We banished time-outs in our house six years and two kids ago, and I hope you will do the same.

The shift was less about my daughter being the absolute worst time-out taker (and she was), than it was about me being out of control.

It always comes back to that, doesn’t it? The scariest thing isn’t how defiant our spirited child is, or how their sweet baby curls will surely burst to flame with the intensity of their tantrum, or how rude they just were to Grandma. The scariest thing is acknowledging our own interior emotion-scape of rage or embarrassment or insecurity.

Maybe you know this scene:

Time-out quickly becoming a battle of wills, dragging a child back to stay in The Spot, getting low and livid, practically touching their lollipop-guild-nose with your own as you grunt a guttural warning without moving your lips, little brother climbing who knows what in the background as you are locked into an ever-escalating situation where both parent and offending child end in a screaming fit of tears, and before you know it spanking seems reasonable and isolation feels like the only parenting play you have left.

Sprinkle in a few years of not sleeping and time-outs are tenuously ripe to fail.

When a particularly gnarly one went from bad to way worse culminated in the first and last time I ever spanked my child, I knew time-outs were off the table.

I was only punishing myself and my child.

Time-outs deny us human qualities by not allowing kids to have emotions and expecting parents to robotically respond in order to fulfill facilitation.

I don’t know about you, but my kids have feelings. Big, giant, not-gonna-hide-them feelings and no amount of year-per-age in timeout rule is going to jolt them from being who they are.

I do too. And that’s why I can’t do time-outs anymore.

The goal is to raise emotionally intelligent children who know all emotions are allowed here and have been taught acceptable responses to meet those feelings in a way that does not harm themselves or others.

So, if like me, you have cornered yourself into grasping for control from a rung-ladder of increasing consequences and frustration, please try these as an alternative way.

You don’t have to do time-out anymore.

You don’t have to punish your child for a behavior instead of teach them how to deal with their emotions or meet the need that precipitated that emotion.

You don’t have to punish yourself trying to force a time-out to go well.


1 Time-In

The original purpose of time-out was to take a break from the negative situation. A child is not going to behave better until they feel better, which comes through restored connection, not isolation.

Time-in spot draws the child close. It can be a beanbag. It can be a play tent with cozy pillows. It can be anything you want it to be as long as it feels soft, comforting, and you are there with your child.

Things you might find in time-in:

  • Blankets
  • Stuffed Animals
  • Books
  • Liquid Timer
  • Pin Art Toy
  • Music Box
  • YOU!


  1. Anger Outlet

Anger outlets give a child choices to exhaust their body and get the aggression out.

This makes us uncomfortable if we are not practiced in letting our child express their anger.

But this teaches our kids anger is okay, you counter. I get it.

This teaches our children emotions are neutral. Anger is neither good or bad; it just is. What we do with that anger quantifies as good or bad.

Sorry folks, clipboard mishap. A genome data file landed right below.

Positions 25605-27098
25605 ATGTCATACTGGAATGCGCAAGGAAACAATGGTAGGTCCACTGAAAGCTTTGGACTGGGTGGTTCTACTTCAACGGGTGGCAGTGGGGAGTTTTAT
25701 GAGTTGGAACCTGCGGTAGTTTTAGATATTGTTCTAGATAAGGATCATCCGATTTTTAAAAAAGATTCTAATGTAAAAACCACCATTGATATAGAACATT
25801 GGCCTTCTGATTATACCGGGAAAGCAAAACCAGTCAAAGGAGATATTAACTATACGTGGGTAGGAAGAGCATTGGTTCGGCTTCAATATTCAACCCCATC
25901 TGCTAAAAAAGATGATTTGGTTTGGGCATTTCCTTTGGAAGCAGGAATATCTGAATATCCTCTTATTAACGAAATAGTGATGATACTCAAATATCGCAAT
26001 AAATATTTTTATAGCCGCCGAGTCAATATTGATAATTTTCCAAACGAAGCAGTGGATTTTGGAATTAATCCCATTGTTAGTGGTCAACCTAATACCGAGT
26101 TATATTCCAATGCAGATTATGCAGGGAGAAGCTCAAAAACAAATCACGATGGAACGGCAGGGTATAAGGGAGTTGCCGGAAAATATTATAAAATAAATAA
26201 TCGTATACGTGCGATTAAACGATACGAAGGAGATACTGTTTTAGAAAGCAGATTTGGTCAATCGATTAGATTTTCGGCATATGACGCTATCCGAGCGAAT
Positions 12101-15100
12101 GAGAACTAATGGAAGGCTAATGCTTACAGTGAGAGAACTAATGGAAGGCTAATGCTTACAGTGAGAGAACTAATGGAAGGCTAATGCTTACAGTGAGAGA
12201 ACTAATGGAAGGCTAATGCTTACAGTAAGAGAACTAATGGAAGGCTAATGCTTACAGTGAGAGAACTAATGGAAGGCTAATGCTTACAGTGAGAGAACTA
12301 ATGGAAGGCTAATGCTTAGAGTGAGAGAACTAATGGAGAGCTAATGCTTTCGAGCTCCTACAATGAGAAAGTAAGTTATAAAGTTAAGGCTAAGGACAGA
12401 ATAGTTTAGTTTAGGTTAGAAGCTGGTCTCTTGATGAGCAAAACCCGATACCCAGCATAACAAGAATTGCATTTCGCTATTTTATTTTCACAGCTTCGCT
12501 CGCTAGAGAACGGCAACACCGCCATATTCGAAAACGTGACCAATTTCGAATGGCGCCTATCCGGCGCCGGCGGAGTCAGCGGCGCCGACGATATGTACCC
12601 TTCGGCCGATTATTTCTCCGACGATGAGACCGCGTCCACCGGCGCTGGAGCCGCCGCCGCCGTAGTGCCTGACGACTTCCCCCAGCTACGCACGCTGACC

Anger is a chemical taking over the limbic system in the brain, producing physical responses in the body. It needs out. We can teach our children not to hit their sister and still give them satisfying avenues to be physical.

Things you might find in anger outlet:

  • Telephone book to rip up.
  • Bucket of toss and splat balls to throw against garage wall.
  • Bubble wrap to stomp.
  • Cardboard targets to spit on.
  • Resistance bands to pull.
  • Oversize pillows to hit.


  1. Swing and Sing

Sure, now swings make you want to yack. But as a child, we couldn’t get enough.

Swings are quintessential childhood. Kids feel powerful and simply put, good, on swings.

You know this from experience, but there is a scientific reason behind it. Swings give the body feedback that strengthens the vestibular system found in our inner ear that just so happens to be linked to the body’s orientation to gravity and a sense of safety.

Kids can’t behave better until they feel better. Swings and favorite tunes make kids feel better. Science and intuition align to be as simple as that.

Things you might find at a swing and sing set-up:

  • Backyard  swing set and boombox.
  • Indoor pod swing and headphones.
  • Outdoor/Indoor disk swing and blue tooth speaker.


  1. Let. It. Go!

Don’t even acknowledge the behavior. Simply change the circumstances.

This feels wrong to us. Ignoring feels like we are passively accepting behaviors or that we are raising children with no cause and effect understanding of their actions, or we are not being given the apology we deserve.

We all need a do-over sometimes; a begin-again. Child and adult. We need a little help kicking our brain and emotions into gear by changing the input.

This is when we bail for riding bikes in the driveway, or immediately head to the beach armed only with a bag of popcorn and a towel, or desperate-call the bestie to say we’ll meet at the park in twenty, or get out the fancy sprinkles to embellish banana muffins.

You know your child. You know which of these strategies you might try first the next time you two are headed toward another failed time-out.

You don’t have to torture yourself. You have other alternatives. You got this!

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Jenny Leboffe

Jenny lives in San Diego with her husband and five kids. She writes about everyday family life, foster care, adoption, and the spiritual expansion of motherhood at jennyleboffe.com. Join her story on Facebook or Instagram

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